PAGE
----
A distinct theoretical path from that of economization is needed to explain this. To do so, I will draw on and critique a 1985 essay by Marilyn Strathern, one that makes a classic substantivist and feminist move. It explores the different categorizations of persons, things, labor, and relations in bride service, bride wealth, and capitalist societies. Strathern (1985, 204) draws a stark contrast between capitalist and other societies, asserting that for us:
Under a commodity regime, “kinship” is not a code for “economic” relations . . . “Society” is seen to rest in the conscious cultural effort to separate persons from things . . . Persons replicate this process internally, being able to separate off parts of themselves. Thus creative “social” or “cultural” ways of behaving are seen to overlay other attributes fixable to persons as a matter of “nature.”
Strathern argues that all of these distinctions emerge from the capitalist representation of things as commodities and alienable property, which hides the social form of production. For her, our sense that women are biologically different from men is diagnostic of these foundational separations that sustain class inequality. Forms of masculinity and femininity reveal the fault lines in our concepts of the persons, things, society, and nature that generate capitalism.
Strathern’s account of the partitions central to capitalism serves as an important precursor to later work in economic anthropology and sociology, including that of Koray Çalışkan and Michel Callon (2009, 2010). Yet I suggest we can only partly follow this argument, retaining the reflection on gender that is not present in later discussions but searching out the limits of these partitions. Forms of gendered identity do reveal foundational concepts, but the separations Strathern describes as characteristic of capitalism are only one part of its architecture. They are crucial for acts of exchange, and yet they do not extend in the same way to acts of labor and relations with the nation-state. In labor and citizenship—both so central to capitalist modes of production—there is a persistent conjoining of nature, culture, objects, society, and economy. In fact, in the flow of experience, capitalist relations are generated out of the contradictory triadic oscillation between separating acts of monetary exchange and conjoining acts of labour as well as imagined collectivities such as the nation-state.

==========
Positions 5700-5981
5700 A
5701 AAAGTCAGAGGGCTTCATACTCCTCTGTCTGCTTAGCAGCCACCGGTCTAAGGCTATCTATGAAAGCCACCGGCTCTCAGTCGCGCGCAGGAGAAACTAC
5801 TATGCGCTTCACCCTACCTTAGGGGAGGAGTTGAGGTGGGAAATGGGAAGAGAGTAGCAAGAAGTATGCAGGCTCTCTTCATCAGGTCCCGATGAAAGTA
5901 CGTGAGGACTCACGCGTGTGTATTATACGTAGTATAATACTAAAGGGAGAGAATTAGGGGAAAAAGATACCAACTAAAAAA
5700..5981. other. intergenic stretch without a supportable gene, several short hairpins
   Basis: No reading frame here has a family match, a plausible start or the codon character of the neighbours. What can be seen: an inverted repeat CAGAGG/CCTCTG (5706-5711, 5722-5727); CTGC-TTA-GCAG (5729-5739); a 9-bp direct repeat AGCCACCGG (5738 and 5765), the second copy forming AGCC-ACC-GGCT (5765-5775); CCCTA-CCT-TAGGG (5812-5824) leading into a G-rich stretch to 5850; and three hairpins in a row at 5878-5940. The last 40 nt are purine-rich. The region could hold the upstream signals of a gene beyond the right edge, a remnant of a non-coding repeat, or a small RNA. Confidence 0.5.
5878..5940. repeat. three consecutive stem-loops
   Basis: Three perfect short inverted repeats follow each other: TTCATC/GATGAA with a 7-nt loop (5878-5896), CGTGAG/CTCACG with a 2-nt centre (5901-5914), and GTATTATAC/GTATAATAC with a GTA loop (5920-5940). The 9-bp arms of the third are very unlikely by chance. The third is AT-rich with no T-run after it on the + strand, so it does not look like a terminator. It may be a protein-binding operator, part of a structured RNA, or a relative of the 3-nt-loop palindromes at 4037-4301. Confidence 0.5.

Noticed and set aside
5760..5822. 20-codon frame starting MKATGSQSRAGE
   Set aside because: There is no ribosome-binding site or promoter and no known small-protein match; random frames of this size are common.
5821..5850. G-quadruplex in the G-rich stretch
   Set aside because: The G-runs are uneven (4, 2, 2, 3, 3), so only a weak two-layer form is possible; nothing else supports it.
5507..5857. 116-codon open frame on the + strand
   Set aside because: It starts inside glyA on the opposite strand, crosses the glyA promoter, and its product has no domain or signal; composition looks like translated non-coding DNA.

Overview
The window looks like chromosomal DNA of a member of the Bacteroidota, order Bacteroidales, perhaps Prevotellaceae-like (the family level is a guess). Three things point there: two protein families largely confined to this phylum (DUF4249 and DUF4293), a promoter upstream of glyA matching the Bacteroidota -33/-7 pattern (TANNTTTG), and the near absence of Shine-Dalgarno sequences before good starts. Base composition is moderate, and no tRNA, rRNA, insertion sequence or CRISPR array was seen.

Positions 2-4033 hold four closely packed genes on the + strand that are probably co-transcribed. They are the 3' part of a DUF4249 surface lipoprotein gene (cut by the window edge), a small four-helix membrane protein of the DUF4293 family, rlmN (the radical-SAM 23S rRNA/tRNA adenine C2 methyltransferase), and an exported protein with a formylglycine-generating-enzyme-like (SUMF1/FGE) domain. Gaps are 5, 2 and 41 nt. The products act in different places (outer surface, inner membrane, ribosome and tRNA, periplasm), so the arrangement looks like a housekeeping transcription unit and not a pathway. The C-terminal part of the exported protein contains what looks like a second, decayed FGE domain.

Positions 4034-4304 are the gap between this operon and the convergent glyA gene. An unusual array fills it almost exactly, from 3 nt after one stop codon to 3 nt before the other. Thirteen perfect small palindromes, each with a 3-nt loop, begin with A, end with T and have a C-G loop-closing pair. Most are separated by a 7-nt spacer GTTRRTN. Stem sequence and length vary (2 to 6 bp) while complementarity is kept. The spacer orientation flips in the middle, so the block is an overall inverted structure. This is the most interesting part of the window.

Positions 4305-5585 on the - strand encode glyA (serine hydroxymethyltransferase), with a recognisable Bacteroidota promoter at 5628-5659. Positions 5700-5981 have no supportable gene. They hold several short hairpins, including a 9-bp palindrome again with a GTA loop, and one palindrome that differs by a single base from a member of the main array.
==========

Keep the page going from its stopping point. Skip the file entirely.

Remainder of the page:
Perhaps this oscillation has been omitted from our discussions of capitalism because of the power of the representations used within exchange. These representations index a higher spatiotemporal logical order of the economy that Bill Maurer (2002) suggests is grounded in a hidden epistemology of a divine order. But acts of monetary exchange are only one site of capitalism, as of course Marx argues. Here is where I think we can hold on to some of Strathern’s insights, even as we move beyond her. We can follow her means of tracing the diverse representations of the relations between persons, things, nature, and society, but not only between capitalist and noncapitalist societies. We can trace these heterogeneous categorizations within capitalism. Exploring these, we can also retain Strathern’s emphasis on forms of masculinity and femininity as crucially diagnostic of the key representations that generate class inequality.